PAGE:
3 things you can do at home to manage your stress

Center for Healthy and Happy Living’s Founder, Elika Kormeili, appreciates how hard we all work. She also knows that our physical health and our emotional (and mental health) are connected. In order to be truly healthy and happy we need to take care of both our physical health (i.e. make sure you go for an annual check up and follow doctor recommendations) and our mental health or emotional health (i.e. developing a prevention plan).

Last week, we wrote about how to manage stress at work. Here are a few tips you can use NOW to manage stress at home.
1) Develop a ritual. Incorporate a relaxation technique into your bedtime routine in order to prevent stress. I will be posting some “how to videos” on this soon.

2) Declutter your home. From a psychological point of view, a messy environment, adds to our sense of emotional chaos.

3) Get enough rest. It sounds really simple, but so many adults suffer from insomnia. Stress can lead to poor sleep and poor sleep and become an added stressor. If sleep is an issue, get support!

Is worrying keeping you up at night? Need help learning a relaxation technique?

Food, Politics, and GMOs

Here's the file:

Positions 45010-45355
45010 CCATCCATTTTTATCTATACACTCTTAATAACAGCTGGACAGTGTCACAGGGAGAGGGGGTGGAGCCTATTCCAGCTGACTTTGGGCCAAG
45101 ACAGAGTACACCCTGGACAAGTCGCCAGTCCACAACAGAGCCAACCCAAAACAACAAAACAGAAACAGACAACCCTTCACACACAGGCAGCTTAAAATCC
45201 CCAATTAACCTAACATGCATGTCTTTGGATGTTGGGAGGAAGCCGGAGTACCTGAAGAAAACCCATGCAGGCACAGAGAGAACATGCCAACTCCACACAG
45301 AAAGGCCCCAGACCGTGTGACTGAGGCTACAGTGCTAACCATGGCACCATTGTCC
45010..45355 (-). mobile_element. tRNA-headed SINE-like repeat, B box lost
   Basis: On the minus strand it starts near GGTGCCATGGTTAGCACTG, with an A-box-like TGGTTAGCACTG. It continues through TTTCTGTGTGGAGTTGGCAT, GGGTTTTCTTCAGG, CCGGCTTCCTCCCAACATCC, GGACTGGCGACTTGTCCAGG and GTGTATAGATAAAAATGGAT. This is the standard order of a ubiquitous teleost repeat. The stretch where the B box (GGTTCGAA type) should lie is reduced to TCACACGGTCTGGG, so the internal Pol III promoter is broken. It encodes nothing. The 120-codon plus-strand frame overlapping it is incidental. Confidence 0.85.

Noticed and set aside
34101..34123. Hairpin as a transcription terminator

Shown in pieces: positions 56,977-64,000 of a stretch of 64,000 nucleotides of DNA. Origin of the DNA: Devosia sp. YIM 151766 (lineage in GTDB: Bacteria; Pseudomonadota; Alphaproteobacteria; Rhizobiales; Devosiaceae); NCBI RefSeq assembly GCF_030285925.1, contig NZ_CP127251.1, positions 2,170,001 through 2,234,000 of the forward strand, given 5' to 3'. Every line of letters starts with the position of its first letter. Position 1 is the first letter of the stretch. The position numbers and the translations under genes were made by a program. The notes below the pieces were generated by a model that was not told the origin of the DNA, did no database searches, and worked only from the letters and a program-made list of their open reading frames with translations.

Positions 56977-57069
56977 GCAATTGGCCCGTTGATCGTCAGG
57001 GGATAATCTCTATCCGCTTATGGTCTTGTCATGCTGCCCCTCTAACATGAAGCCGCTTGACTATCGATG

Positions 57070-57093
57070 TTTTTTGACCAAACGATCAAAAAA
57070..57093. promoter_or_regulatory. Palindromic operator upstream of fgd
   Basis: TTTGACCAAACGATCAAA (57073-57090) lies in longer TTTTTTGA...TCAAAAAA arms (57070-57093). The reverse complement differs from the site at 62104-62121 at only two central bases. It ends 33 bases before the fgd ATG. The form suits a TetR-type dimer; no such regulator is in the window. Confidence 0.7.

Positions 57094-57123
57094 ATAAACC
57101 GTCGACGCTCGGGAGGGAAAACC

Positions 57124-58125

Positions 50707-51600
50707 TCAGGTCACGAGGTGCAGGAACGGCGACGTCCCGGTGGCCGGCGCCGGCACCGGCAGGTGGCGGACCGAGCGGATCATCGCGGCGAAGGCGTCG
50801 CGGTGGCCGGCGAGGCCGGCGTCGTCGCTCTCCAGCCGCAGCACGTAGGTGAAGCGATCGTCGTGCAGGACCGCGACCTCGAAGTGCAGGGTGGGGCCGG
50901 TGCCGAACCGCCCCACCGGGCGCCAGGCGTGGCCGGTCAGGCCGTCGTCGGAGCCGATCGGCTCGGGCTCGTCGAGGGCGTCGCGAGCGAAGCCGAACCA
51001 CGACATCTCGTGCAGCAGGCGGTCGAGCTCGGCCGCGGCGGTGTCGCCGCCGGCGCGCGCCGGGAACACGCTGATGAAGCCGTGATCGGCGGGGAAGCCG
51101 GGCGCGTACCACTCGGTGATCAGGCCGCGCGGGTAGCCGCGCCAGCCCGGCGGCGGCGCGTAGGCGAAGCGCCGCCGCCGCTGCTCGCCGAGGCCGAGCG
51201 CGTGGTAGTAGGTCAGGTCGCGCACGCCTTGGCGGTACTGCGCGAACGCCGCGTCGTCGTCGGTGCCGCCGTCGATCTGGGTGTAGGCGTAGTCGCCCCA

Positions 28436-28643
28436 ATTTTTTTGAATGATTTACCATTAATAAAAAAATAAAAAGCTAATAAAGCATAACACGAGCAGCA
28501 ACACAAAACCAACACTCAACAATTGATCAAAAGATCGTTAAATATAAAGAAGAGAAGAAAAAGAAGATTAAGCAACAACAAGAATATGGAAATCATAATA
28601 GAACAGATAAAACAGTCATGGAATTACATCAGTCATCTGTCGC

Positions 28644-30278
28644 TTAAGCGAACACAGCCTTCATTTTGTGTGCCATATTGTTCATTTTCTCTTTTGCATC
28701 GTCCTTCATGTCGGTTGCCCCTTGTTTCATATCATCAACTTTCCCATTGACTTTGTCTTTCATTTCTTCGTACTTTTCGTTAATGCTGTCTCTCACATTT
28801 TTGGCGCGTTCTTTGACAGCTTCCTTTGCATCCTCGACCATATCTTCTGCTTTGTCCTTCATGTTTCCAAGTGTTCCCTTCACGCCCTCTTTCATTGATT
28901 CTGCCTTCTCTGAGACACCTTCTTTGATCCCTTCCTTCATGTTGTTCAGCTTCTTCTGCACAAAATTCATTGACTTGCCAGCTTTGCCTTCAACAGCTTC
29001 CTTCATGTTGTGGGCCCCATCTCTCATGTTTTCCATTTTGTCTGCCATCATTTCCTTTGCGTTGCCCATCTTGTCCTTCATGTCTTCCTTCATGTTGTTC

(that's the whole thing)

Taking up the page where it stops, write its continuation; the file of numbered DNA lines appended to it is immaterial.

So you may be wondering what politics has to do with food-usually not a lot but lately, with the elections coming up, it’s a topic worth discussing.

At Center for Healthy and Happy Living, we don’t talk politics often, we don’t judge who you vote for, but we do care about Prop 37.

Why should we label genetically engineered (GE) food?
As a food allergy therapist, Elika encourages people to read labels carefully and to be aware of

where their food is coming from. As consumers have the right to know what is in the food we buy, eat and feed our families. With appropriate labeling we have the freedom to choose whether to buy genetically modified foods or not. Afterall, we decide on organic vs. inorganic; cooked vs. raw; why think differently when it comes to GMO?
Can genetically engineering foods cause health problems?
We do know that the foods we eat impact our bodies, our mood and overall wellbeing. If you have food allergies or food sensitivities you know first hand the impact certain ingredients or style of preparation can have on your physical and mental health. Currently, the FDA does not require health studies or safety testing of GE foods for human consumption.  Hence, we just really don’t know the longterm impact GE foods have on our bodies.
(Information adapted from carighttoknow.org)

Learn the myths and truths for yourself at http://earthopensource.org/index.php.reports/gmo-myths-and-truths.

Almost 50 countries-including all of the European Union countries, Japan, and China label their genetically engineered foods.

Join us in voting Yes on Prop. 37

3 things you can do to manage stress at work

Our founder, Elika Kormeili, gets asked by a lot of people (even doctors) for tips to manage stress in the work place. While, we recognize that each setting is different, here are some general tools to help manage workplace stress.

3 things you can do while at work to manage your stress
1) Close your eyes and take a few deep breathes.
2) Get organized. Many people get stressed due to poor time management or lack of organization. If you need help in this area, don’t be afraid to ask!